A very good sign is the image of Father Crocodile carrying more than 100 baby crocodiles on his back.

In this striking photograph, a father crocodile is swimming in a river in India, and he is carrying something extraordinary on his back.

Your load? Baby crocodiles, dozens of them. Look closely. Can you count them all?

There are over 100 tiny tails and pointy, scaly snouts swarming over their dad, literally covering his huge back as he swims through the river.

The river is located in the Chambal National Sanctuary in northern India. and the extraordinarily disgusting photograph was taken by photographer and conservationist Dhrіtіmаn Mukherjee, who reportedly spends 280 days a year in the countryside, and has seen some extraordinary sights across northern India and beyond.

Mukherjee uses his wonderful talent as a photographer to promote the cause of wildlife conservation. This extraordinary image of a father crocodile carrying his one-month-old offspring on his back highlights a critically endangered species known as the gharial crocodile: a freshwater crocodile native to northern India.

Many decades ago, there were about 20,000 specimens like this dad living in the wild. Due to habitat loss, since the 1930s, their numbers have declined to about 1,000 mature individuals today.

Gharial crocodiles live throughout South Asia. But two-thirds of their numbers are found in the sanctuary of Uttar Pradesh in northern India.

The incredible photograph taken by Mukherjee was submitted to the Natural History Museum in London in the prestigious photographer of the year competition in 2020 (which was held online due to the lockdown). and generated a lot of excitement, as it is indeed a rare and significant sight.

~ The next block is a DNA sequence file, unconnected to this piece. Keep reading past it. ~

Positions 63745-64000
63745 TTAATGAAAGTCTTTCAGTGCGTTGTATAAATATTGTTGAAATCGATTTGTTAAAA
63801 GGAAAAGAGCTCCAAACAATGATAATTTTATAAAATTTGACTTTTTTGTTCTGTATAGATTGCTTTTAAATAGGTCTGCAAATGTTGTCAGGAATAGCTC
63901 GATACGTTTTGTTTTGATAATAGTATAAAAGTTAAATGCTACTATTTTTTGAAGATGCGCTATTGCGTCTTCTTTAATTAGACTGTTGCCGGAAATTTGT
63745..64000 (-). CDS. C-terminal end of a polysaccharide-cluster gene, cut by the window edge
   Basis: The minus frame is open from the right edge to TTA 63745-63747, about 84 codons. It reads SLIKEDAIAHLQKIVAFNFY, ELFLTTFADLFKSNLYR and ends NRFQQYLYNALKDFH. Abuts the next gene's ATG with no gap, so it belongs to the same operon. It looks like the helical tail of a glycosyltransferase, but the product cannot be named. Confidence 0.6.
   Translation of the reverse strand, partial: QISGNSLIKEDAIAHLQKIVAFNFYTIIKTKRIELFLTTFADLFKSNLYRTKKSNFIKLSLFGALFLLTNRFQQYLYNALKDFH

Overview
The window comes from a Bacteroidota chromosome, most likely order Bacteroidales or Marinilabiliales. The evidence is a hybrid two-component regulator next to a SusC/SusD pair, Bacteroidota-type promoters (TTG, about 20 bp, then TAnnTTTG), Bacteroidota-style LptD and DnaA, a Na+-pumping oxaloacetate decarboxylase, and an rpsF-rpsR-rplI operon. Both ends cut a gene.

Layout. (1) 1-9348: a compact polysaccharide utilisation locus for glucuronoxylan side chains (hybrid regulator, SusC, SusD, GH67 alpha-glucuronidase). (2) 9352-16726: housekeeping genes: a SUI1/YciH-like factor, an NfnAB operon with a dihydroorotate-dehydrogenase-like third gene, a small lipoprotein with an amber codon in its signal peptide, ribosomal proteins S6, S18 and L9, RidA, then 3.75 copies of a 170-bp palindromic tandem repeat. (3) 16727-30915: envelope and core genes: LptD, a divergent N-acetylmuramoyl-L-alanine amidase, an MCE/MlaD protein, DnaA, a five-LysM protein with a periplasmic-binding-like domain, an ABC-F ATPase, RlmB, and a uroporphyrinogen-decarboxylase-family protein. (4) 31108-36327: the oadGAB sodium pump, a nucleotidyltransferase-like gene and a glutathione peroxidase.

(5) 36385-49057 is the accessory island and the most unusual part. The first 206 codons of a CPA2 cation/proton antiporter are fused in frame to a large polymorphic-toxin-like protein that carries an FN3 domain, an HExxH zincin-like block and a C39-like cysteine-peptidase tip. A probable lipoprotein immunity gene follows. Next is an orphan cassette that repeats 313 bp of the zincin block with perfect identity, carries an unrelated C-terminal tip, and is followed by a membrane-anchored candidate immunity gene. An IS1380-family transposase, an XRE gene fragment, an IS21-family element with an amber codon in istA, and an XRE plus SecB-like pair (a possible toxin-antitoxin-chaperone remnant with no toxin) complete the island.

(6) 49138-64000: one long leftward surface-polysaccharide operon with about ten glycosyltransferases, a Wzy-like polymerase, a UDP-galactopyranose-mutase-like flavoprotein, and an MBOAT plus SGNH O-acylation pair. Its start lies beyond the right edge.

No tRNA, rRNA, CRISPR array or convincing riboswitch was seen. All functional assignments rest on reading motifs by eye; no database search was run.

He took the photo from a safe distance, wisely.

Mukherjee told the BBC: “This male had mated with seven or eight females, and you can see he was very involved.

“Normally, the gharial is a fairly shy crocodile compared to saltwater and swamp crocodiles. But this one was very protective and if he got too close, he would charge me. “It could be very aggressive.”

This exotic crocodile differs from other crocodile species, such as the Nile and saltwater crocodiles found in Africa and Australia, respectively, in that the gharial has a narrow snout with a distinct bulge at the end.

According to Patrick Campbell, senior curator at the Natural History Museum in London, there is a purpose for this peculiar adaptation. “It is a structure that allows vocal sounds to be amplified,” he says.

and as can be seen in Mukherjee’s photo, she handles her offspring in a peculiar way: piggyback style; Not all crocodile species carry their young in this way.

“Other crocodiles carry their babies in their mouths, very carefully, of course,” adds Campbell. “But for the gharial, the unusual morphology of the snout means this is not possible. Therefore, young people have to hold on to their heads and come back for that close connection and protection.”

The name “gharial” comes from the Hindu word “ghar”, which is a type of clay pot. This fascinating species is one of the largest crocodiles that exist today.

Its decline, beginning in the 1930s, was mainly due to dams and barges that disrupted its river habitat, and sand mining and rock removal. damaging their nesting environment, according to the BBC. and there is a constant danger of becoming entangled in fishing gear.

However, both India and Pakistan have helped the species recover through captive breeding programs. and the photograph taken by Mukherjee is a sign of hope for the future of the species: it shows countless young, each with the potential to grow, mature and mate, to produce countless more gharial crocodiles.

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